The Heavyweight Politics
By Oliver McManus
Heavyweight politics and rhetoric has been drip-fed into our bloodstream almost every day since the turn of 2018. To be honest it’s bloody boring. I’m done with it. I don’t really care about the intricacies of purse splits, what broadcaster gets to show the fight or, if I’m honest, where the fight takes place. What I do care about, however, is that the fights take place.
Alas it could never be as simple as that and we find ourselves with Anthony Joshua vs Jarrell Miller, Deontay Wilder vs Dominic Breazeale and Tyson Fury vs Tom Schwarz.
This article isn’t intended to discuss and dissect who is to blame for the fact we’re left with these inanely underwhelming triangle of contests because, let’s face it, that’s been done to death. Instead let’s just get a big old moan of my chest!
Frustration is often fed in the direction of Anthony Joshua, the man with materialistically the most to lose, with the poster-boy of British boxing starting to see the gloss tarnish significantly. A man who could once do no wrong has hit a bad run of form in terms of PR and media attention – the “AJ commits to Wembley” faux pas an understandable source of frustration.
The talk from Joshua’s camp is that he’ll fight any man but he’s shown signs of fragility as of late. Of course he’s found that magical knockout punch in all of his fights, except against Joseph Parker. He’s got the finish within him but Klitschko showed the blueprint to beat Joshua, up until the 11th round.
His contest against Jarrell Miller smells excruciatingly hypocritical. Having made a song and dance about the fact he didn’t need to go to America and that the big fights would stay in the United Kingdom, suddenly it’s time “to break the American market.”
Miller, mind you, can only be considered a ‘big fight’ if we’re measuring it by literal size. The 20st+ frame of Brooklyn’s biggest baby has walked his way through cherry-picked opponents throughout his career, Bogdan Dinu and Tomasz Adamek his latest victims.
Against Joshua, however, you suspect he’s been vastly overmatched. The raw build of Miller should never be enough to overcome the better all-round ability of Britain’s Olympic champion; there is not any aspect of Joshua in which I think ‘ah, Miller’s got him on this one’. If he’s going to try to crack America, good on him, but at least make it a fight worth getting out of bed for. Big Baby can cry and cry all night long but I shall be fast asleep come the mid-morning of June 1st.
The man who seems most willing to fight anyone, Fury is unfortunate in being the piece of the jigsaw that no-one needs. Lineal champion but without a belt from one of the four governing bodies, the path to legacy and undisputed can swerve neatly around Fury for the time being. It would of course be quite a big swerve, mind.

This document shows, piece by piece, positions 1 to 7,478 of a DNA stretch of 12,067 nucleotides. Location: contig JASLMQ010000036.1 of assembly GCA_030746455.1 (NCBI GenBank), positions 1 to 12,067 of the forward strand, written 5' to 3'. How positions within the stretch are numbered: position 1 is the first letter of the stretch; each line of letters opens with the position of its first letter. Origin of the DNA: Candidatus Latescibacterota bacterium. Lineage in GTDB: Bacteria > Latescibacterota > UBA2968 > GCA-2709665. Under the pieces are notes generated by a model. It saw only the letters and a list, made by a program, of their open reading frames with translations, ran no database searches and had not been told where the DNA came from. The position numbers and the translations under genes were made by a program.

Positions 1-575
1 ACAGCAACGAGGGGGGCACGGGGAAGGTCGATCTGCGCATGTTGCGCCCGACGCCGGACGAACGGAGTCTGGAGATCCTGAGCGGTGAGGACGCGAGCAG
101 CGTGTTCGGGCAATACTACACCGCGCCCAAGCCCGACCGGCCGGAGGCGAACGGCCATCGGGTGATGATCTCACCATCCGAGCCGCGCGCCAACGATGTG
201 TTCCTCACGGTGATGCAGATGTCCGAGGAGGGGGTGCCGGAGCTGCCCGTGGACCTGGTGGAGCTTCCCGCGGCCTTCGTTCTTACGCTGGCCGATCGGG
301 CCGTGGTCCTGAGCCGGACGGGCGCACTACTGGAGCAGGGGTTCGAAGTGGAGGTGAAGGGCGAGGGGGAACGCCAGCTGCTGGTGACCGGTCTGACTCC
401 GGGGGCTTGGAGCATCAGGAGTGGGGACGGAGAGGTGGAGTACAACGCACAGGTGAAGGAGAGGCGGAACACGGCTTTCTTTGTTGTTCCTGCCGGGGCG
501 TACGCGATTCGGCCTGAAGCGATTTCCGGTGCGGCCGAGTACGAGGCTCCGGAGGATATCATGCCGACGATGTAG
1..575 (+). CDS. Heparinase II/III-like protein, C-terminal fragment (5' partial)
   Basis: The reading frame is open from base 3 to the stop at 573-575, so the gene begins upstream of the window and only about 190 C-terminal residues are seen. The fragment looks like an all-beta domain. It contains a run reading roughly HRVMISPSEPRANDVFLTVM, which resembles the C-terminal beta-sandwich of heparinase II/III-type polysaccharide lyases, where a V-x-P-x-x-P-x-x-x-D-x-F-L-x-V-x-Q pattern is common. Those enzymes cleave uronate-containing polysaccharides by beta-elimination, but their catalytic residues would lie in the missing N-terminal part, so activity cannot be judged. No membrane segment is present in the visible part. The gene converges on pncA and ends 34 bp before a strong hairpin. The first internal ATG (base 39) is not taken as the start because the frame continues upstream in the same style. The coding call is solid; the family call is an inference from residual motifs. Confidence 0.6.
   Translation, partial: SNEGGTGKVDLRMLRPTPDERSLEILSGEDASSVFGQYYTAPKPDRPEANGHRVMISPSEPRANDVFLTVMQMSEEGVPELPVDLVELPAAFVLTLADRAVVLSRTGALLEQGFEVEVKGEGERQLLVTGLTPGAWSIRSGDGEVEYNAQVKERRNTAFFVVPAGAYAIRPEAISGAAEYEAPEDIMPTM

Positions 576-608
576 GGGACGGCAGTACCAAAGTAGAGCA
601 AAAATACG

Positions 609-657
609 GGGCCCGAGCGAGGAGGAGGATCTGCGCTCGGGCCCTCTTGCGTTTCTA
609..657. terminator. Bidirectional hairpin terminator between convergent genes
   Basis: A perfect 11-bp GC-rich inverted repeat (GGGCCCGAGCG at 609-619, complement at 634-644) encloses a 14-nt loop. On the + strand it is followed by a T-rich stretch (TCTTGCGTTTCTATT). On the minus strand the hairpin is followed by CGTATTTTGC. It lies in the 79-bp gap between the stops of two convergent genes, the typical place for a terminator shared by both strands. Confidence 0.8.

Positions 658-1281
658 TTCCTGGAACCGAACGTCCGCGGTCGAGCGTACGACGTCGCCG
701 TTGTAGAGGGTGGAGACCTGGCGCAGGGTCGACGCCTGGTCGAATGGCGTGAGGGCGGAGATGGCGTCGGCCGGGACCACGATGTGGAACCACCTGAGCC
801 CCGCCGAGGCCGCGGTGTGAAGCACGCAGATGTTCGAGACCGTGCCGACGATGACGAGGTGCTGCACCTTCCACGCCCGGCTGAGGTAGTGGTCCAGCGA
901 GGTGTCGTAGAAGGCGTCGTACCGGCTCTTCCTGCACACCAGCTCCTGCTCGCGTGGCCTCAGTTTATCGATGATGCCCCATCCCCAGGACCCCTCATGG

Marketed recently as ‘The Greatest Showman’ he has some momentum to keep up having shocked the world, all but officially, against Deontay Wilder last December. That particular fight felt like a redemption for the snooze-fests against Sefer Seferi and Francesco Pianeta, the final part of the bargain that we were all hoping for.
Having signed with Top Rank to base himself, for the majority of his fights, in America the PR drive will be strong – ESPN proving to be the best in the business, lately. Notoriously hard to please, you suspect that Fury will have to reproduce the high-jinks drama of the Wilder fight in order to keep the American fan base on side.
Tom Schwarz is the chosen opponent for the first fight of his new contract and whilst it’s not Wilder, as looked to be the case for some time, it does provide Fury with more options. The promise was a top five opponent and the unbeaten German was one of few options not already contracted to a fight. Ranked #2 by the WBO, the assumption is that Fury could be worming his way to the mandatory challenger spot for Anthony Joshua.
The WBO are next to issue a mandatory but, with Oleksandr Usyk, moving up he does have the right to be imposed at #1 if he so wishes – a true game of snakes and ladders.
A $100million three-fight deal with DAZN? However many millions to fight AJ in the United Kingdom? Forget about it, people say loyalty is dead in boxing but Wilder is on a one-man mission to prove those critics wrong. Whether it’s refreshing or foolish, that’s a different question all together.
Nonetheless he is the man with the emerald-green belt bestowed by the WBC. Indeed the oldest world champion both in terms of age, 33, and longevity, having held the title since January 2015. About time, surely, that he started to push on and start staking a claim for legacy as opposed to continue knocking over the American equivalent of tomato cans. Expensive tomato cans, though, like M&S tomato cans.
On a serious note we know the technique of Wilder is unconventional and his power exponential but he’s yet to face anyone, Fury aside, in which we’ve been able to determine just how good he is. Wins against an ageing Luis Ortiz, a dehydrated Bermane Stiverne and Chris “The Nipple” Arreola aren’t exactly the resume of someone seeking to be an all-time great. Fighting in the Legacy Arena does not automatically grant you one, Deontay.
He’ll face Dominic Breazeale on May 18th in a contest that has only came about due to the reluctance of Mauricio Sulaiman’s organization in enforcing mandatories. It really is with Wilder that I find the time is now or never for him to start cementing “greatness”. Joshua has already unified, he’s already produced nights of high drama and, think what you want of this whole fiasco, he’s the biggest draw in British boxing. Fury runs him close and, for me, is the better boxer whilst Wilder is trying to awkwardly orchestrate his own moves on the chess board.
Boxing politics, it’s crazy. Fight each other or don’t but until contract is signed, shut up about it. It’s doing my head in.